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Cisco's Chambers: We've Transformed For The Digital Age, Have You?

Cisco's John Chambers used the experience of Cisco's transformation for the digital age to push enterprise customers to quickly make their own before they find themselves disrupted.

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John Chambers

Cisco, which is pushing enterprises to transform their digital strategies to avoid being disrupted, is using the experience from its own transformation to help clients.

John Chambers, outgoing chairman and CEO of the San Jose, Calif.-based vendor, said during his Cisco Live keynote presentation that enterprises are facing a new digital age that promises to grow 10 times faster than the Internet age has grown, and must expect that their businesses will be disrupted.

Citing the examples of companies like Uber and Airbnb, which have used IT to disrupt their taxi and hotel competitors, Chamber said businesses will find that the transition will be rough.

[Related: Cisco's Chambers: In Managing IT Disruption, IT Is The Easy Part]

By 2020, about 75 percent of businesses will become digital, but only 30 percent will do it successfully, he said. "This is brutal," he said. "If you miss the transformation, you're history."

Chambers, who next month is slated to step down from his role as chairman and CEO of Cisco and become the company's executive chairman, used part of his final Cisco Live keynote to talk about Cisco's own digital age transformation.

Cisco's digital strategy is focused more on the architecture of the connection between traditional and mobile devices, and less on the performance, Chambers said.

The company has also moved to converge its compute, networking and storage resources, and has added policies, collaboration and the Intercloud, Cisco's term for connecting private and multiple clouds, he said.

However, the transformation was not without challenges. For instance, Chambers said, Cisco has in the past had the world's best sales organization, but over the past five years changed 41 percent of its sales leadership as it moved away from a dependence on selling routers and switches.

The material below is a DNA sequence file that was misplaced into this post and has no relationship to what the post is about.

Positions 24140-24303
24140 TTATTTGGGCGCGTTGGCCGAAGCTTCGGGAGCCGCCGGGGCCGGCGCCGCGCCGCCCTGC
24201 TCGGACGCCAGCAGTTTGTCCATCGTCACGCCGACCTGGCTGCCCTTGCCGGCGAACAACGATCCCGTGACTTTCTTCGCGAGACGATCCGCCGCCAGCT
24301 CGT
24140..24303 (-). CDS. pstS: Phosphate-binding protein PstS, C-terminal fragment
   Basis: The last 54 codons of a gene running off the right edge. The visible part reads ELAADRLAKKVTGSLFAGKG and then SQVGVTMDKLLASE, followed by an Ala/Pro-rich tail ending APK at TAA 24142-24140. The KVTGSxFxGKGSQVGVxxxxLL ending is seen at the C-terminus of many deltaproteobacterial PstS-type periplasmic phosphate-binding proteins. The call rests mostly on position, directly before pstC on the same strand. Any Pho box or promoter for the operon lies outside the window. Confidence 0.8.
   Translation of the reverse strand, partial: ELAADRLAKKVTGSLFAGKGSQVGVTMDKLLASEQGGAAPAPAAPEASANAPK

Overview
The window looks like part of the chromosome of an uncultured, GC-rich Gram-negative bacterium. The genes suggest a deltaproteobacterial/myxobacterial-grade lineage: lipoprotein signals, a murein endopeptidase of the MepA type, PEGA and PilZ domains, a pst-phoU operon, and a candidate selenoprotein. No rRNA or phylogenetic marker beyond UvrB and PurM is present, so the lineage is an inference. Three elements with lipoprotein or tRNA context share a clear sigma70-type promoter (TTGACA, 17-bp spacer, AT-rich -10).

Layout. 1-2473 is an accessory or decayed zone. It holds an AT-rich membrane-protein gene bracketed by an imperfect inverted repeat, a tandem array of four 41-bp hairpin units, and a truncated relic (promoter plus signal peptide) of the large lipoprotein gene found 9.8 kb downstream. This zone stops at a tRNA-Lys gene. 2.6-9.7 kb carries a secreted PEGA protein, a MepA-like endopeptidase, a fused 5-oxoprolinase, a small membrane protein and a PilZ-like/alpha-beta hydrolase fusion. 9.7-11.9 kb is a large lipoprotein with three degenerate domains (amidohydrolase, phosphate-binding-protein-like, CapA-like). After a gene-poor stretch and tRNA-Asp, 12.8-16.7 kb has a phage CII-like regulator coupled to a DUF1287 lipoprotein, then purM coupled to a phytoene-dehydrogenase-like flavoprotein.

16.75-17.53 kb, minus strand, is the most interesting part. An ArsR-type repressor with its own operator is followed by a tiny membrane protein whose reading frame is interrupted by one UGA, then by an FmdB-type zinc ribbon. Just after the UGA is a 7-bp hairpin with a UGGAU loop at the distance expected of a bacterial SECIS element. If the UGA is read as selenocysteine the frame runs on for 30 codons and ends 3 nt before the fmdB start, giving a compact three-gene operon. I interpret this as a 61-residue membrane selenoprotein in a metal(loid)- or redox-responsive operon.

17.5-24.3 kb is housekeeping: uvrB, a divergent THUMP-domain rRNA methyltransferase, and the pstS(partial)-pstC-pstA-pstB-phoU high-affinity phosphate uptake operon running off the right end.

"We had to tie together our silos," he said. "We had to change our culture."

Chambers said the Cisco experience is one that enterprises will likely share over time.


"Is this Cisco's strategy?" Chambers said. "Or do you have to make it yours? ... This is the transition you have to make. If you don't, your company will fail."

Chambers and Chuck Robbins, who next month will take over Cisco as CEO, have been readying Cisco for the coming digital age for a year, Chambers said.

"Twelve months ago, Chuck and I asked our senior management team -- about 5,000 people -- are you ready?" he said. "We weren't. We are now."

Chambers made it clear in his keynote that the world is changing fast, said Bob Elfanbaum, co-founder and general manager at Asynchrony, a St. Louis-based solution provider specializing in application development.

"He said you either reinvent yourself, or become irrelevant," Elfanbaum told CRN.

It is a message that resonates with Elfanbaum, whose company has undergone multiple transformations, from a "change-the-world" dot-com company to a consultant, to a defense integrator, to a commercial software developer, to a subsidiary of St. Louis-based infrastructure solution provider World Wide Technologies.

"We all need to reinvent ourselves," he said. "It doesn't always have to be a complete reinvent. Sometimes it's a series of iterative reinvents. It's important to have a vision of what you want to be. Success or failure depends on how well you prepare."

PUBLISHED JUNE 9, 2015

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